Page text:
Ankush Gedam as Don is in many ways the protagonist of the film. He has the meatiest role among the kids and he does a phenomenal job with the character. His character is involved in all sorts of dubious activities. As he starts playing with the others under Borade’s guidance, he gradually slips away from his criminal ways and starts valuing an honest existence. Sadly, the life that he was trying to slip away from constantly keeps popping up in the new life that he is trying to forge for himself resulting in some thrilling moments. He has to face some of the toughest ordeals to make the transition from a crook to a soccer player. I loved how Nagraj Manjule envisioned Don’s character and laid out his entire track. Some of the symbolic representations that he uses to communicate the changing facets of Don’s life were subtle but poignant. I just loved the scene in the airport where we finally see Don transform into the man that Borade wants him to be. The way he does it nearly made me cry.
As is the case with Don, Manjule uses other characters to put out different problems that the poor and the downtrodden face in coming up. One of the characters, Monica (Rinku Rajguru) needs a passport but is unable to get one as she cannot prove her existence. We see her father incessantly complain about their predicament in their native tongue. There are no subtitles in these portions. However, his mannerism and the chemistry between the two characters is such that I was rolling on the floor laughing even though I didn’t understand a single word of what he was saying. I got the drift of the man even without understanding what he was saying literally and it was hilarious.
One of the girls is a mother of three and doesn’t have the blessings of her mother-in-law to go ahead and participate in an international tournament. Her husband who had for so long not been the perfect husband realizes his folly through the duration of the film and turns into his wife’s benefactor. The most interesting development of a character is that of a man who was about to commit. He somehow lands up in a tournament that is being conducted by Vijay Borade. He volunteers to play as the goalkeeper for a side that doesn’t have one and from there goes on to get selected for a world tournament. The film is peppered with innumerable poignant and heartwarming moments involving colorful characters that are brimming with life and all that life brings with it.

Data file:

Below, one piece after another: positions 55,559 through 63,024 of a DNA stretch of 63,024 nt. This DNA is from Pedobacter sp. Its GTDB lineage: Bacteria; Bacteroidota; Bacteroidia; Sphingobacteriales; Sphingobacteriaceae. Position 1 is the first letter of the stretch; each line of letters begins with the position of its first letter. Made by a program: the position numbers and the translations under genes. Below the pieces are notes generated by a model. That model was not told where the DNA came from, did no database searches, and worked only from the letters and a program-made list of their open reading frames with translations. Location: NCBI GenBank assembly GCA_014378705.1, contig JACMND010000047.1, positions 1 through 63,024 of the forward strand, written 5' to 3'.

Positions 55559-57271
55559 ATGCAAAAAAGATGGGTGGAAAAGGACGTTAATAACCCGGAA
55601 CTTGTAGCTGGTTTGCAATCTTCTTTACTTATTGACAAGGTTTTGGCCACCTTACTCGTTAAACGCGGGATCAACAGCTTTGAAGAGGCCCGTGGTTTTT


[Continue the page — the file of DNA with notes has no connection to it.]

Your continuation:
The cinematography of Jhund is one of the best that I have seen in a Hindi film of this nature for a while. The slums are as much of a character in the film as the characters themselves and cinematographer Sudhakar Reddy Yakkanti gives the slums the character that it deserves through his imaginative and poetic capturing of the mundane. I loved how Yakkanti used the visuals to repeatedly explain and show the divide between the two facets of society. I loved how he was able to capture the pace of the life of the kids by following them with an unhinged camera. I loved how the editing of the film in many sequences complemented the background score and the visuals complement every beat of the music. I loved how Yakkanti used slow-motion shots, to sum up, or emphasize some of the most important moments that Manjule wanted the audiences to take special notice of. For a film that is 3 hours long, Jhund felt fresh and refreshing throughout and a lot of it had to do with the kind of visuals and technical finesse that the team brought to it.
To sum it all up, I urge all my readers to definitely watch this film atleast once in theaters. If you want to absorb every aspect of it and also the spellbinding visual and technical wizardry of it, I am sure you will have to watch it more than once. I would advise you to watch it on the biggest screen possible with the crispiest sound system. You will be moved to tears by this film and its many characters. I guarantee it.